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New Speeding Penalties Explained

New Speeding Penalties Explained


Swansway Group looks at what speeding fines could mean for you should you find yourself facing one. Let us know your thoughts!

In this blog we'll look at the current speeding penalties in the UK. 

Speeding penalties are split into three categories of severity with drivers effectively being means tested by the courts who can issue a fine of up to 150 per cent of their weekly income

For the most serious speeding offences drivers will get a fine of one and half times what they take home each week up to a maximum of £1,000 for speeding on a main, minor or urban road or up to £2,500 for a motorway violation.

Courts will always have the option of sending a driver to jail for the very worst cases or offering a speed awareness course instead of points for the lesser ones.

Although the headline figure of 150 per cent is the maximum, drivers straying even a little over the speed limit can still be fined half of their weekly pay.

The three bands are A, B and C which go from the most minor transgressions to C, the worst.

For example, in a 30 mph zone a Band A case would be for someone doing between 30 and 40, Band B 41 to 50 and Band C 50 or more.

The respective fines would be 50, 100 and 150 per cent of income respectively. Points or bands will still be issued with three points for the minor offences, six for the Band B and C drivers.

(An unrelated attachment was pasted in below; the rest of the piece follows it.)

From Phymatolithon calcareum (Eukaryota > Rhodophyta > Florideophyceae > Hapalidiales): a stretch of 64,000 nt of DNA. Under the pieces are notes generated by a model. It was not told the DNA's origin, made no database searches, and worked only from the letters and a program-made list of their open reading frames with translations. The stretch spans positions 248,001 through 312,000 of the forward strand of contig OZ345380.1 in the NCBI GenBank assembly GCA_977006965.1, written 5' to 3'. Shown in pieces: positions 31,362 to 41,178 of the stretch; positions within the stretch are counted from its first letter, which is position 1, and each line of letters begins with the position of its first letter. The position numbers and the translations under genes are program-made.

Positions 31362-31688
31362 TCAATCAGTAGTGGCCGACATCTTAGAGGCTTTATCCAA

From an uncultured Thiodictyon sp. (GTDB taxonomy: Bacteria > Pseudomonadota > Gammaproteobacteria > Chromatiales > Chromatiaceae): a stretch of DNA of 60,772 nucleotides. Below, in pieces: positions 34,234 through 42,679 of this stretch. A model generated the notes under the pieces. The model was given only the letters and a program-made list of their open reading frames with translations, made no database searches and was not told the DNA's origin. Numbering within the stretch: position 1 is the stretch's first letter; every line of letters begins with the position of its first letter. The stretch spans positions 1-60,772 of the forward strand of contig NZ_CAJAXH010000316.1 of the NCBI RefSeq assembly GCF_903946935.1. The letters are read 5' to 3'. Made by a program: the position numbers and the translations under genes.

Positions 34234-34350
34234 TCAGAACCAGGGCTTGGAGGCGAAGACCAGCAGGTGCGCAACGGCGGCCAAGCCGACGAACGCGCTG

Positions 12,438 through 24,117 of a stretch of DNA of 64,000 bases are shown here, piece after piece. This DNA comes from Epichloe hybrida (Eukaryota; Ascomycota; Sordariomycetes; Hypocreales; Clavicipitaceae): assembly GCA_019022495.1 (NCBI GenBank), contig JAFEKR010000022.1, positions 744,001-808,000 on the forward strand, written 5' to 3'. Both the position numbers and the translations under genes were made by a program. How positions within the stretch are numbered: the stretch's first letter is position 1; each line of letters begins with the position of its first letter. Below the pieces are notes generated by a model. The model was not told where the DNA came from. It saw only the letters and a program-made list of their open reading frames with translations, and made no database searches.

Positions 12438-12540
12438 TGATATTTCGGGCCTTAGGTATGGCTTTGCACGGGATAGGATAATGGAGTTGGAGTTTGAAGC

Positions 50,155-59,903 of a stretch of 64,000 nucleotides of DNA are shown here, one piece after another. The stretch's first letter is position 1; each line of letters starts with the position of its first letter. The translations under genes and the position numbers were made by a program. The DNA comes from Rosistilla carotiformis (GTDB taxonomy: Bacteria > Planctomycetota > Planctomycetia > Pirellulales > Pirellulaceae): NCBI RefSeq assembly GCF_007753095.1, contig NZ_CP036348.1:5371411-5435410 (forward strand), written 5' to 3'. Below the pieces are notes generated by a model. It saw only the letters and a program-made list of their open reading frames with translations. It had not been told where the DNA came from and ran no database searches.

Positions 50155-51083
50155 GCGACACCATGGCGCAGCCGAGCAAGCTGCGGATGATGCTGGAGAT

And police forces still have guidelines – but they are only that, not hard and fast rules – that they will allow a leeway of 10 per cent of the limit plus two mph before prosecuting. So, for example, in a 40 zone that would be four mph plus two which makes 46 mph. The reason for this is that speedometers are not always completely accurate and drivers pose more risk if their eyes are glued to the gauge instead of the road.

Neil Worth, road safety officer for the GEM (Guild of Experienced Motorists) said:

Illegal or inappropriate speeds remain a significant road safety problem. If more people complied with speed limits, there would be fewer deaths and injuries on our roads; it’s as simple as that. We therefore welcome the increase in fines, as we know the enforcement of speed limits plays a vital role in road safety.The new structure has been broadly welcomed by road safety campaigners who say that many lives could be saved if drivers kept to the limits. Not only does speeding reduce the amount of time and space they have to react but any consequent impact is going to be a lot more serious.

As drivers and riders, we are all responsible for the speeds we choose. No one can tell us to break the speed limit. So we urge every driver and rider to take that responsibility seriously and to play their part in making our roads safer.”

At Swansway Group, we’re always careful to stick to the speed limits, after all they’re in place to help keep all road users safe.  Find out what the new speeding fines could mean to you by using our clever Speeding Fines Calculator

Use the Speeding Fines Calculator